June 11, 2004

A new tourism initiative encourages visitors to discover the Ottawa Valley, by digging into the region’s rural roots and playing in its heritage rivers.
In 2002, the Cultural Heritage Tourism Corridor Project (CHTCP) was launched to celebrate the Ottawa Valley’s rich history.  Marie White, Special Projects Coordinator, Ottawa Valley Tourist Association (OVTA), is leading the tourism initiative that has given rise to a new cultural heritage network among the project partners, which include more than 40 local cultural institutions, heritage sites, small businesses, and tourism organizations.  The CHTCP is a rural success story that has founded “Roots and Rivers” -- a series of cultural heritage tours that allow visitors to take the road less traveled, and explore Ottawa Valley treasures and waterways.
“There is a natural link between tourism and culture,” says White.  “And the community has really embraced and encouraged this project.”
Stretching from Ottawa, Canada’s Capital Region, to the northern tip of Algonquin Park, the Ottawa Valley is an outdoor enthusiast’s paradise.  More than half of the region is untouched wilderness, majestic waterways, and rolling landscapes.  Throughout the Ottawa Valley, small villages lie along the shores of the region’s heritage rivers -- the Ottawa, Madawaska, and Bonnechere rivers.  The quiet communities are teeming with history and invite you to step into the rural past.  The Ottawa Valley is naturally beautiful and is home to underground caves, Canada’s first Polish settlement, historic museums, nationally renowned murals, raging rapids, Ontario’s highest vertical ski hill, leprechauns, and heritage farms.  The objective behind the CHTCP was to develop a cultural heritage product that showcased the Ottawa Valley’s beauty and history.
Early in the project, it was recognized that individually, partner organizations lacked the resources necessary for developing, marketing, and launching a cultural heritage product.  The partners contributed five working days to participate in three educational workshops on market readiness, packaging, and media relations.  Diane McKinnon, Renfrew County Community Futures Development Corporation, says the skill development gained during these workshops was key to the “Roots and Rivers” success, as they provided the partners with an understanding about the process involved in creating a cultural heritage product.
Throughout the project, the partners have been committed to the “Roots and Rivers” initiative, and have enthusiastically developed and promoted four cultural heritage tours.  These driving tours provide visitors with the whole “Valley” experience, as they are able to appreciate the region’s natural beauty, wildlife, woodlands, and waterways, says White.  The tours follow the Ottawa Valley’s heritage rivers, and along the routes lay quiet river communities, heritage sites, and tourist attractions.  During each tour, visitors can stop and explore museums, art galleries, historic trails, parks, underground adventures, and scenic lookouts.
An attractive, colour brochure has been produced to market the cultural heritage tours; 47,000 copies will be distributed.  Thanks to a partnership with the OVTA, the “Roots and Rivers” brochure is available at tourist information sites throughout Ontario.  It is also accessible on the OVTA website.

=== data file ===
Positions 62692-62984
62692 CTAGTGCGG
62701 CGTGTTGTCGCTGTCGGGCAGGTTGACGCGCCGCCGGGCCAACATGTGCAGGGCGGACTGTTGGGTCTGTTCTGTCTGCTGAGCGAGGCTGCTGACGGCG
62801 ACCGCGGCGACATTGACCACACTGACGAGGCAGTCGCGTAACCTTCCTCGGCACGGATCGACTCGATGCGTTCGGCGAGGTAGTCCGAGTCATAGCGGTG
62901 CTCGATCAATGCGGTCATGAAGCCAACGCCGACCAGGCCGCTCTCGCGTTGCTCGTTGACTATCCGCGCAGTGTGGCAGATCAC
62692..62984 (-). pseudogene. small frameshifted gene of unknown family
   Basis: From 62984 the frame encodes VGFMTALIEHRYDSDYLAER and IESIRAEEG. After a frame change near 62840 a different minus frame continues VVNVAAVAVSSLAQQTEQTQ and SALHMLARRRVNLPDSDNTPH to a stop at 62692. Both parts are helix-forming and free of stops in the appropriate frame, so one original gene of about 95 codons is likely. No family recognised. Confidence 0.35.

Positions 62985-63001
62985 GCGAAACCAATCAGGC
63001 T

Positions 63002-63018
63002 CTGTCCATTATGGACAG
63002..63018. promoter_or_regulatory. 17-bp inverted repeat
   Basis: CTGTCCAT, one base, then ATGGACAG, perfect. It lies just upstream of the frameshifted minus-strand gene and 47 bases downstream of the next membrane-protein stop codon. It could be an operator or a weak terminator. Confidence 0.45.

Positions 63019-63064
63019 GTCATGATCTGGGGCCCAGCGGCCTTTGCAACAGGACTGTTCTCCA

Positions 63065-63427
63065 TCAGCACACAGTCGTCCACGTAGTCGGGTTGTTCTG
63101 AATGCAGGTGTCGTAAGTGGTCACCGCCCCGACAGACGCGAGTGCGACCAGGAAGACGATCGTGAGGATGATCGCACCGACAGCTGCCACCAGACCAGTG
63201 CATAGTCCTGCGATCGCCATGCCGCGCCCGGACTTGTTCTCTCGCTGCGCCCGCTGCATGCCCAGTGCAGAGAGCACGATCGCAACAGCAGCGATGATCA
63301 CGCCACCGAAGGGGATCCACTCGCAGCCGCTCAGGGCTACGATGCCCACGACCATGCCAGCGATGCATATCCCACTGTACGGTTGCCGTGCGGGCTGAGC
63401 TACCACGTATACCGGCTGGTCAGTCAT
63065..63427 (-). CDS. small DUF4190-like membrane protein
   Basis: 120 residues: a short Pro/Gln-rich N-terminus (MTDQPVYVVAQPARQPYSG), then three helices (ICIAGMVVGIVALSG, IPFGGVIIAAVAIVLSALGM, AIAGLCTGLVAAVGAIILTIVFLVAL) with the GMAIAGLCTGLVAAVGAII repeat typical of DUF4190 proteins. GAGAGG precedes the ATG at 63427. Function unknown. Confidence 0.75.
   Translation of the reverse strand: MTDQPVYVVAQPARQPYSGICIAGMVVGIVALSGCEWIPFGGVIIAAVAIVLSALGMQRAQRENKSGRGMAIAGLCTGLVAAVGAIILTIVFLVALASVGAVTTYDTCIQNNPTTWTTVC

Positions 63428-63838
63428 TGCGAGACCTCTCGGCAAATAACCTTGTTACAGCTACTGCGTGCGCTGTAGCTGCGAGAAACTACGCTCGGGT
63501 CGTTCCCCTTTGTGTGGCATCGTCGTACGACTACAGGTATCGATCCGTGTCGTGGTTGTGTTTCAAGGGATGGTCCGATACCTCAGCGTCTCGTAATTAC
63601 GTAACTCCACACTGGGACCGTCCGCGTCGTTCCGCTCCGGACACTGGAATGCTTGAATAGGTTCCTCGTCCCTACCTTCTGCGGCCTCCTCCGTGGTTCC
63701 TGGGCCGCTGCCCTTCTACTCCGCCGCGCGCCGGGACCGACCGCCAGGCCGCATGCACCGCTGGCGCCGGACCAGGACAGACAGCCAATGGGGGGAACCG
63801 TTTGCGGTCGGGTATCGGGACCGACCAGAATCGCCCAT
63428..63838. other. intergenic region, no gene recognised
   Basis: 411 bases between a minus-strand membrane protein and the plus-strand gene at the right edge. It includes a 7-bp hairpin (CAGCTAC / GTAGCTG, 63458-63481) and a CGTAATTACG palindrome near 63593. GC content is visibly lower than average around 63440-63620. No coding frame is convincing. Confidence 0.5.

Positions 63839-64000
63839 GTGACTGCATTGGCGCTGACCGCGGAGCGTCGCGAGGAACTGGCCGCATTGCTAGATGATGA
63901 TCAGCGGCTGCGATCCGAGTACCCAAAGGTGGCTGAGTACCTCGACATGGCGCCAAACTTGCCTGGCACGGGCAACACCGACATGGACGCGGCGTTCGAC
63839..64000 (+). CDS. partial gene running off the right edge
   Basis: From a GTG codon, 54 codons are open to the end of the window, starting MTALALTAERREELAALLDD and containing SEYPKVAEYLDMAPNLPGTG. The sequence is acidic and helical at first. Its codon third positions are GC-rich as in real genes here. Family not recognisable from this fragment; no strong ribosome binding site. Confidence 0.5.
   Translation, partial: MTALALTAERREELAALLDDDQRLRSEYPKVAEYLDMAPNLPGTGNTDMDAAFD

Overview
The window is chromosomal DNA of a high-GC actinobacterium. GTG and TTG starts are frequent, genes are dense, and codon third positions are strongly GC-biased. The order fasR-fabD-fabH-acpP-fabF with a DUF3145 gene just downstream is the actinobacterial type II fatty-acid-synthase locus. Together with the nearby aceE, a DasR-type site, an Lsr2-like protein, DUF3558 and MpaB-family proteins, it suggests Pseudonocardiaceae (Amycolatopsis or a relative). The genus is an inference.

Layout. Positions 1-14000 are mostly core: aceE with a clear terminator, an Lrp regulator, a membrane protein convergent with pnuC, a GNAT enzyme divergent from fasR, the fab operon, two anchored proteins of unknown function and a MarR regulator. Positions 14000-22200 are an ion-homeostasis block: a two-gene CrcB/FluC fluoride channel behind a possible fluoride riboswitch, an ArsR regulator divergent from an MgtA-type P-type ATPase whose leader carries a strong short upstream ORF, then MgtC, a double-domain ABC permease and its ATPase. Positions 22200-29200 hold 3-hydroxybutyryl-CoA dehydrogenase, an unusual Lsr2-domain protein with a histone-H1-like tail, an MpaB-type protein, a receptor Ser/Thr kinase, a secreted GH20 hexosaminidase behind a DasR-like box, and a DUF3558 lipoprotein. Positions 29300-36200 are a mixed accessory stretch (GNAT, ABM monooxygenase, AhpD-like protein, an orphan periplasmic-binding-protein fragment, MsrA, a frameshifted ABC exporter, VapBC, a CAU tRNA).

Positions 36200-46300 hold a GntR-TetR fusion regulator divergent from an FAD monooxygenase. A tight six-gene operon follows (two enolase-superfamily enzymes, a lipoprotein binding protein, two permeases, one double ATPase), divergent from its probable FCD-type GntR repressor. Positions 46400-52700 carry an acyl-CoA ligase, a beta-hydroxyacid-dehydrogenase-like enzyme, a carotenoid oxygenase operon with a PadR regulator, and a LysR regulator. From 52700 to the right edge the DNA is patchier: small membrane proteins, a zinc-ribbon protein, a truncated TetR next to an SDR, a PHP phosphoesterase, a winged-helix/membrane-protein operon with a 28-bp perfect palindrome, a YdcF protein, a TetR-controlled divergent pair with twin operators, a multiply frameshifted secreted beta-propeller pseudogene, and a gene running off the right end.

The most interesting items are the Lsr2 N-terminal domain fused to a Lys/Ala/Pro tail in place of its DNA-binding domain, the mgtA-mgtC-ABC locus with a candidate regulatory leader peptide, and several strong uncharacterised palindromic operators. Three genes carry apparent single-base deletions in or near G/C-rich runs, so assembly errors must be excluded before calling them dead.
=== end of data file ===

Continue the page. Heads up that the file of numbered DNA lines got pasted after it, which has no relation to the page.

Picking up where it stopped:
The response to the “Roots and Rivers” project has been overwhelming and all of the project partners were very excited about the final product, says White.  The partners have reported increased visitation, as the cultural heritage tours have attracted at least 2,472 tourists to the Ottawa Valley.  Provincial and federal organizations have taken note of “Roots and Rivers”, and are actively spreading the word about the CHTCP.  The tourism initiative has already garnered both national and international recognition.  The website has received inquires for further information about “Roots and Rivers” from Alberta, Scotland, Iran and Egypt.
“The success of this project is amazing,” says White.  “The 'Roots and Rivers' initiative is now being considered as a model for a federal project.”
The Ottawa Valley spans Renfrew County -- the largest county in Ontario -- so it’s been a challenge to bring together individuals of similar interests.  Prior to the CHTCP, there was little communication and collaboration among the Ottawa Valley’s cultural institutions, heritage sites, and tourism operations.  The project’s cultural heritage network provides partner organizations with the opportunity for information exchange and to establish strategic alliances.  The CHTCP has resulted in 27 working partnerships among project partners.
“The momentum has not stopped,” says White.  “The cultural heritage network is still active and more businesses want to join.”
On December 4, 2003, a conference for the cultural heritage network was organized to discuss new opportunities for cultural and heritage tourism in the Ottawa Valley.  The gathering attracted many new faces, including the Canadian Tourism Commission.  White says that phase two for the “Roots and Rivers” project is currently being discussed.
The project coordinators would like to acknowledge the generous support received from the Ontario Ministry of Culture, Renfrew County Community Futures Development Corporation, Ontario’s Living Legacy, Ottawa Valley Tourists Association, and project partners.